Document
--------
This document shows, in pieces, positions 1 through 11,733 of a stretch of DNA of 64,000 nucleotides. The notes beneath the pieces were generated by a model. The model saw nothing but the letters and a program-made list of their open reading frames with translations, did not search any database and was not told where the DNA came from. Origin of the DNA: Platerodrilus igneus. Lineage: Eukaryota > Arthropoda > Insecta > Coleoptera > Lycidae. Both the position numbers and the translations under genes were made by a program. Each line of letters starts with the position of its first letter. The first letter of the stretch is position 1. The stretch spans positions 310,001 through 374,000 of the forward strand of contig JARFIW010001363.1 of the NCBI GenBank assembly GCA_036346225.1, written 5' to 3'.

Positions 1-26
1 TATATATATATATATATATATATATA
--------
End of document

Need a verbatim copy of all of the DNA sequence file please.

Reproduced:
This document shows, in pieces, positions 1 through 11,733 of a stretch of DNA of 64,000 nucleotides. The notes beneath the pieces were generated by a model. The model saw nothing but the letters and a program-made list of their open reading frames with translations, did not search any database and was not told where the DNA came from. Origin of the DNA: Platerodrilus igneus. Lineage: Eukaryota > Arthropoda > Insecta > Coleoptera > Lycidae. Both the position numbers and the translations under genes were made by a program. Each line of letters starts with the position of its first letter. The first letter of the stretch is position 1. The stretch spans positions 310,001 through 374,000 of the forward strand of contig JARFIW010001363.1 of the NCBI GenBank assembly GCA_036346225.1, written 5' to 3'.

Positions 1-26
1 TATATATATATATATATATATATATA